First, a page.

Discover the Best Destinations in Malaysia
The peninsula of Malaysia was a major stop on the ancient spice route, attracting traders and explorers from east and west. Malaysia has absorbed influences of the indigenous Malays, Chinese, Portuguese, Dutch and British traders to create a rich culture and culinary heritage. The current population consists of Malay, Chinese, Indian and indigenous people all in one place. Breakfast in the UNESCO listed world heritage city of Georgetown, lunch in Kuala Lumpur and sleep in the Borneo rainforest by nightfall?
East and West Malaysia
Malaysia as a nation is split between two places. “Peninsular Malaysia” is also referred to as “West Malaysia” and includes the capital Kuala Lumpur, other places on the mainland, and the islands in the area.
“East Malaysia” refers to the Malaysian states of Sarawak and Sabah along with the federal territory of Labuan located on Borneo, the third largest island in the world. This part of Malaysia is commonly referred to as “Malaysian Borneo.”
The top places to visit in Malaysia from multiculturalism to natural wonders:
1. Kuala Lumpur
Less than two centuries ago, tin miners were still hacking the tropical jungle in what eventually became Kuala Lumpur which has evolved into a modern metropolis. Its quirky charm lies in a contrast of historic temples, mosques and colonial buildings, mammoth shopping malls and soaring skyscrapers. There is no better place to start your discovery of Malaysia than from this capital city.
The tropical weather is pretty hot and humid throughout the year. However afternoon rain showers moderate the heat quickly. July is the driest month.
The city in Penang island is also known as Georgetown, a UNESCO World Heritage Site that boasts a unique mosaic of cultures. This former British Crown colony offers visitors a heady combination of world-class street food, colorful colonial architecture, multicultural temples and street art. Seaside resorts abound and the funicular railway up to Penang Hill offers panoramic view of the island. The best time to visit Penang is between the months of December and March. September and October are by far the wettest months in Penang.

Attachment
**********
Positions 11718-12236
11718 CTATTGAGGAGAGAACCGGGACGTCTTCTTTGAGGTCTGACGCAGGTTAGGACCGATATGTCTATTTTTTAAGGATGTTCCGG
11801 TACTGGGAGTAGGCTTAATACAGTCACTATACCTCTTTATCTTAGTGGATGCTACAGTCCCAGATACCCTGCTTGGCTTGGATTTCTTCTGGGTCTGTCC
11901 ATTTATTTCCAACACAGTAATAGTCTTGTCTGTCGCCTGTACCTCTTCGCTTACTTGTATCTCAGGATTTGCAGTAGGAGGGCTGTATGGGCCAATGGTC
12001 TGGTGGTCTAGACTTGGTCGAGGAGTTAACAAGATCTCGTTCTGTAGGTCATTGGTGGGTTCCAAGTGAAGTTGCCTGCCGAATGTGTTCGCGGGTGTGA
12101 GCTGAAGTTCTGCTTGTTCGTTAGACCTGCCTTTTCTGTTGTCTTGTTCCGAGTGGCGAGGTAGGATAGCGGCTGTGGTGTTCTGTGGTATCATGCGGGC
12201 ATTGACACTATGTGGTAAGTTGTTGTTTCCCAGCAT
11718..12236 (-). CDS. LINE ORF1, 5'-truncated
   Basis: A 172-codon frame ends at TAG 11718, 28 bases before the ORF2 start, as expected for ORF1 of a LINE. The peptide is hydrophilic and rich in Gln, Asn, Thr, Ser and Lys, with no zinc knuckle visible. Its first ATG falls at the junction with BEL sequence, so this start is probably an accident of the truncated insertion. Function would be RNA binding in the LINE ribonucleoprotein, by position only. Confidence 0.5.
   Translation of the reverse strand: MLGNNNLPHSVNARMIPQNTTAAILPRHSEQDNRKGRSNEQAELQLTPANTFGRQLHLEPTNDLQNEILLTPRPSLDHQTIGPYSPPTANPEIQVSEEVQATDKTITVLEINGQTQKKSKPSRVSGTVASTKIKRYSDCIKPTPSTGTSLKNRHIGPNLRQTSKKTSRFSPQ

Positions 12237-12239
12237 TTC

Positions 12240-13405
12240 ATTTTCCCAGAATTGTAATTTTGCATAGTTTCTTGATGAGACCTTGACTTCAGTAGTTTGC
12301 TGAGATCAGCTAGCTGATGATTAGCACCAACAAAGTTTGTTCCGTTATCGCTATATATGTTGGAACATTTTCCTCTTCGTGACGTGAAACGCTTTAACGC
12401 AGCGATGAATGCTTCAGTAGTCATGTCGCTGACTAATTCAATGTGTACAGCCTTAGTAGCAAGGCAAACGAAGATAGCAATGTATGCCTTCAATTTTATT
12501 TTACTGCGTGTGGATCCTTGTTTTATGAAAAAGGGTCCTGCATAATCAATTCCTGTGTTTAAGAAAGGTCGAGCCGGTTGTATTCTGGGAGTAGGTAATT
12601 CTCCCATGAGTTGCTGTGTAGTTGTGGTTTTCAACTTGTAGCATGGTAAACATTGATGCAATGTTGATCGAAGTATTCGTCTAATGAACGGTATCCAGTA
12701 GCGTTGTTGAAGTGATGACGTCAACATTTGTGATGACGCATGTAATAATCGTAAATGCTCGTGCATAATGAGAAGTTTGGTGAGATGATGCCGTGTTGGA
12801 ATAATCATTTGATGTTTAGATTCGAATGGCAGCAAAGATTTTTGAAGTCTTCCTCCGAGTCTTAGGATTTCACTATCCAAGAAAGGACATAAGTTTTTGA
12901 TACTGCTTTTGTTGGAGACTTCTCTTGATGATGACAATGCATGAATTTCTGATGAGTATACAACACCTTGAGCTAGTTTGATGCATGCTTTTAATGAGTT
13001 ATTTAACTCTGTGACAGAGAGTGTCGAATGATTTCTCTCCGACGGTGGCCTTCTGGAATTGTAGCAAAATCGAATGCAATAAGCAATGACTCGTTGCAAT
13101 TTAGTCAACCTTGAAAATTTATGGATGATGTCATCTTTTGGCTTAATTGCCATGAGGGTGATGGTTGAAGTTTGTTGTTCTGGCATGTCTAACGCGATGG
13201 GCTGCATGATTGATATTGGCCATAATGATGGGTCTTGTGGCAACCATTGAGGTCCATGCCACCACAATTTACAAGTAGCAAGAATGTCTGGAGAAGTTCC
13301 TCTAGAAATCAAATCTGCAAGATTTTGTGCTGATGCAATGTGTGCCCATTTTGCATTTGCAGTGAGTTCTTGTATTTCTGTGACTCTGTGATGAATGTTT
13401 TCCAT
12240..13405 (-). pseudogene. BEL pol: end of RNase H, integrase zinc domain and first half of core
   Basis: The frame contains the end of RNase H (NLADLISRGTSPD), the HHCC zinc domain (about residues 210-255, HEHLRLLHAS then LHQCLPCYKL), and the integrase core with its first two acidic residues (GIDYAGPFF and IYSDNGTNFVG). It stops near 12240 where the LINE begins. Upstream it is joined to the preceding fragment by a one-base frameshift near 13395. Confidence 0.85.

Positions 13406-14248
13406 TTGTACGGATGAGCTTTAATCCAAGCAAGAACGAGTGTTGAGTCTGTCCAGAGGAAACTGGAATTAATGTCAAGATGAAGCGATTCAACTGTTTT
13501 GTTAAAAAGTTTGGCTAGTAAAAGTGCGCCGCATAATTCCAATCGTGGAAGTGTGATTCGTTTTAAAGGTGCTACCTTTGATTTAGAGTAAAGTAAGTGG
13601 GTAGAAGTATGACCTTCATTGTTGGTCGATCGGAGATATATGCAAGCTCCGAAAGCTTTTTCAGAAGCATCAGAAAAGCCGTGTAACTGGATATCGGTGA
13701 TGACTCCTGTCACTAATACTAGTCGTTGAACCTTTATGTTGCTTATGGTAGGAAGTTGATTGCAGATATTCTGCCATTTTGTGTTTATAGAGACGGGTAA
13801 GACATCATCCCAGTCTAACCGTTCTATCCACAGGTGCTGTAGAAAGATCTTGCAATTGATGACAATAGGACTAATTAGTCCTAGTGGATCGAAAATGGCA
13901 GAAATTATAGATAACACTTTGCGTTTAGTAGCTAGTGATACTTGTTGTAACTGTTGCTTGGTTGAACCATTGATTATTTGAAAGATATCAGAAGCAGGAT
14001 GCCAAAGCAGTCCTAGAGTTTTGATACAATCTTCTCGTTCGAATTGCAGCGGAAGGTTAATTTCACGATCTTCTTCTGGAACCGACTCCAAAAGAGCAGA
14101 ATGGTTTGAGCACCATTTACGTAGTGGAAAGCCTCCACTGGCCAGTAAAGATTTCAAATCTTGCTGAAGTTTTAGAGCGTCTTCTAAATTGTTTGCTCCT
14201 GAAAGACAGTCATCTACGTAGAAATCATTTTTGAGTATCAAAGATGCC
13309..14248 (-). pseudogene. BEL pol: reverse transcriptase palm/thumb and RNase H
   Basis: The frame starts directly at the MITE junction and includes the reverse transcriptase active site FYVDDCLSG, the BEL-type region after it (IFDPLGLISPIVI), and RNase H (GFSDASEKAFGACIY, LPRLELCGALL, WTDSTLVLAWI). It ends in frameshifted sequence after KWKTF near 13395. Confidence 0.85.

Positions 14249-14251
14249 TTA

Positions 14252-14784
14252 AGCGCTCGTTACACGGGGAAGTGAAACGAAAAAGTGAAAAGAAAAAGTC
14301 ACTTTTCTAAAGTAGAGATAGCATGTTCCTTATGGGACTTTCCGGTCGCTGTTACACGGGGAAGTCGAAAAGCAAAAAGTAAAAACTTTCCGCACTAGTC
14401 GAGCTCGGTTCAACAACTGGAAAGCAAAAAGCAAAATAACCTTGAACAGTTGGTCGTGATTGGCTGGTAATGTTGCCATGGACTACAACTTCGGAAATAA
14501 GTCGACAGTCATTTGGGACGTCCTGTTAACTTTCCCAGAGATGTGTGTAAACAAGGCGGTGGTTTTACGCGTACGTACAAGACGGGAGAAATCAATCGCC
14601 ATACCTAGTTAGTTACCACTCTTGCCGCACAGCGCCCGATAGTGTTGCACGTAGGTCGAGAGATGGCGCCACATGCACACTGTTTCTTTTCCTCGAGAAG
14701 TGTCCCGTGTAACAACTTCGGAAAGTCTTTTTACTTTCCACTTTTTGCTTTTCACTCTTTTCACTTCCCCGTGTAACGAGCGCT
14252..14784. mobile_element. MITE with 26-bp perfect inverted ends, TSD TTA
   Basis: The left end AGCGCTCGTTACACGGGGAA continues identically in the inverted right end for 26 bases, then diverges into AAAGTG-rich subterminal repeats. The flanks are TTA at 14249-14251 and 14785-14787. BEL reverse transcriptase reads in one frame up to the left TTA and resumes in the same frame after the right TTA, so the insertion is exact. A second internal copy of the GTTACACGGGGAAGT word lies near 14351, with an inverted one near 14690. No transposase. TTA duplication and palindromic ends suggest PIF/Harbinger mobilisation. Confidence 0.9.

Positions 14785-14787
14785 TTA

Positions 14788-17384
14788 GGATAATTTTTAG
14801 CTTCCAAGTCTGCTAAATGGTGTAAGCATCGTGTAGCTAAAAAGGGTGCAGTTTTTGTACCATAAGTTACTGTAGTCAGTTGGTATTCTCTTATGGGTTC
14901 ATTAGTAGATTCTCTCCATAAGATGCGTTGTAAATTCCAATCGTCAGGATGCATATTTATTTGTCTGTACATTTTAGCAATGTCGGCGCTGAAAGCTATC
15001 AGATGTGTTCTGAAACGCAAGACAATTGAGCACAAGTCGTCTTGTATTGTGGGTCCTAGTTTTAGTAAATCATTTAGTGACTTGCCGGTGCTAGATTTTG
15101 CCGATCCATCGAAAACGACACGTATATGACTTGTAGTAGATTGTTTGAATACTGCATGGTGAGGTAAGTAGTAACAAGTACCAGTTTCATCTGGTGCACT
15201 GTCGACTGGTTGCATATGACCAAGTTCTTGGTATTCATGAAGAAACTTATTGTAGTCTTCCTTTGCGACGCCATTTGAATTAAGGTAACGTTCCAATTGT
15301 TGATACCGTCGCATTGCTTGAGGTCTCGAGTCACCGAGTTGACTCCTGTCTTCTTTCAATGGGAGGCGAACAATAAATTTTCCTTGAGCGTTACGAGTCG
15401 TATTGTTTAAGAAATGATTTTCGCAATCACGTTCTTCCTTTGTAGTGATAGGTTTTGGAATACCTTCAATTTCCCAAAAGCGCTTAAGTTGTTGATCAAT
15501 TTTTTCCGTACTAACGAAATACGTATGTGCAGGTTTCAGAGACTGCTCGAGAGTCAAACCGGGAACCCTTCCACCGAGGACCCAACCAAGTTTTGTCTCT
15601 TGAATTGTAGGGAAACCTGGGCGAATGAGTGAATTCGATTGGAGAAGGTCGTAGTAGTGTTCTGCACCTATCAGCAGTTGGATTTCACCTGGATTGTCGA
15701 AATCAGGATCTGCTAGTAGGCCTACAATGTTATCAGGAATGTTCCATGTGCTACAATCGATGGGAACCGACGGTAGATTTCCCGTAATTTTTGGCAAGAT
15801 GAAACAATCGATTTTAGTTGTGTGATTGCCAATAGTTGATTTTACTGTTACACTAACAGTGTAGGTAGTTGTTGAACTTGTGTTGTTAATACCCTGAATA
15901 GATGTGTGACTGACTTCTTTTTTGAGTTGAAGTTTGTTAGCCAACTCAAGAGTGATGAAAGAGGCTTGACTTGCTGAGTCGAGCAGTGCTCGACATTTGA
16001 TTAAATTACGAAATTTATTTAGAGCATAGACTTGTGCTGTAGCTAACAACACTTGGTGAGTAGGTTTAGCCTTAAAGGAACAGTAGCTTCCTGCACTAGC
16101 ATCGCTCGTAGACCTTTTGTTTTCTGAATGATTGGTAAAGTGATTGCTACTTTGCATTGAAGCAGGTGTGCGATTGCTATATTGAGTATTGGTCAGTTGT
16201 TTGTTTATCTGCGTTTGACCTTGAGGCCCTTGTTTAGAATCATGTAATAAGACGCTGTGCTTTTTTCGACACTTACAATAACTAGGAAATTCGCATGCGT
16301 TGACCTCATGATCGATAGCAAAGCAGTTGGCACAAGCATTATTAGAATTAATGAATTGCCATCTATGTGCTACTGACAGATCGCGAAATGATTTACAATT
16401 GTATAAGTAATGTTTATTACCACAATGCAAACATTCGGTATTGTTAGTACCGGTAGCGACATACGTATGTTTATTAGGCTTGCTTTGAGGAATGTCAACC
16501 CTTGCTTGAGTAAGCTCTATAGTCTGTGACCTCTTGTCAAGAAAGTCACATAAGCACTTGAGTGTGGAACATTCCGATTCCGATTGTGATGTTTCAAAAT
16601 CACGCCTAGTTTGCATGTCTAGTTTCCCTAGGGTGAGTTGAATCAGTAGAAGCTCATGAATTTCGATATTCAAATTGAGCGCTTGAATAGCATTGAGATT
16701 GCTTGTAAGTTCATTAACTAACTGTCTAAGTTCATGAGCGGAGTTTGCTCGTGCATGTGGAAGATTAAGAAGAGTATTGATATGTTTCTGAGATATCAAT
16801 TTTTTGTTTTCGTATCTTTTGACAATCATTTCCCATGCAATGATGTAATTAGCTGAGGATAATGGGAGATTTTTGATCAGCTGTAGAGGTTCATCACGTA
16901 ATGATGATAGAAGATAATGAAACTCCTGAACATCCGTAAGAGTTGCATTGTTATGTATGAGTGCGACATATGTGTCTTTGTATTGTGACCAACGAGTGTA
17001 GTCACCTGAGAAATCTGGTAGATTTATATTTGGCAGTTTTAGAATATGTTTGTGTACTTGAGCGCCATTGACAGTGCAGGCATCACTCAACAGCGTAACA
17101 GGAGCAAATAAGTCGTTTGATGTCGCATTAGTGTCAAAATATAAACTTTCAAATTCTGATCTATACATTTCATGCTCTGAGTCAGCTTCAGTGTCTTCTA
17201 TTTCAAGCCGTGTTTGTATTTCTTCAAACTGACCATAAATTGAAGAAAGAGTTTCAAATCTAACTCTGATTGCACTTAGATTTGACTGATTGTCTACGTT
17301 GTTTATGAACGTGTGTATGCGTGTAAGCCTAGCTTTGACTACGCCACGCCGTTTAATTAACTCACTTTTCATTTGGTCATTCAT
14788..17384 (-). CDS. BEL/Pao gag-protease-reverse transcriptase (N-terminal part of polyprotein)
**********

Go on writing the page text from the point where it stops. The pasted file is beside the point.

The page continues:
Malaysia shares the world’s third largest island with Indonesia and Brunei. Malaysian Borneo consists of the states of Sarawak and Sabah. On Borneo, you’ll find a nature-lover’s dream with wild orangutans, sun bears and wildlife in the rainforest. Explore this ecosystem by jungle trekking and river cruise. It is also well known for activities such as island hopping and many water sports from diving, snorkeling to island hiking. You’ll find the freshest seafood everywhere you travel. June to August are the best time to visit Sarawak, where the wettest months are December to February. However, February and March are drier for Sabah.
4. The West Malaysian Islands
Langkawi Island and Tioman Island are very popular islands for tourists, as are the two Perhentian Islands; each has their own distinct personality and plenty of perfect beaches. Langkawi offers idyllic resorts and spas as soothing retreats. Its Sky Bridge is the longest free span and curved bridge in the world and comes with magnificent views. The best time to visit Langkawi is during the dry months of December to February. The diving in the Perhentian Islands is inexpensive and excellent.
5. Cameron Highlands
The largest hill station in Malaysia, named for the British surveyor William Cameron. Dotted with lush tea plantations and farms the region is renowned for its flowers and fresh produce. With temperatures rarely exceeding 72F (22C), the highland is a green, peaceful escape with great trekking through tea plantations and Tudor-themed architecture. At 6,663 ft, a light jacket will be wise!
With its colorful, colonial history, this small UNESCO World Heritage Site of Malacca (also known as Melaka) is a popular tourist destination. Its past rulers include the Portuguese, Dutch and the British. The cultural fusion can be seen in the local food and architecture of Portuguese Eurasians and Baba-Nyonya (descendants of Chinese merchants and local Malay women).
Recommended Journeys To Malaysia
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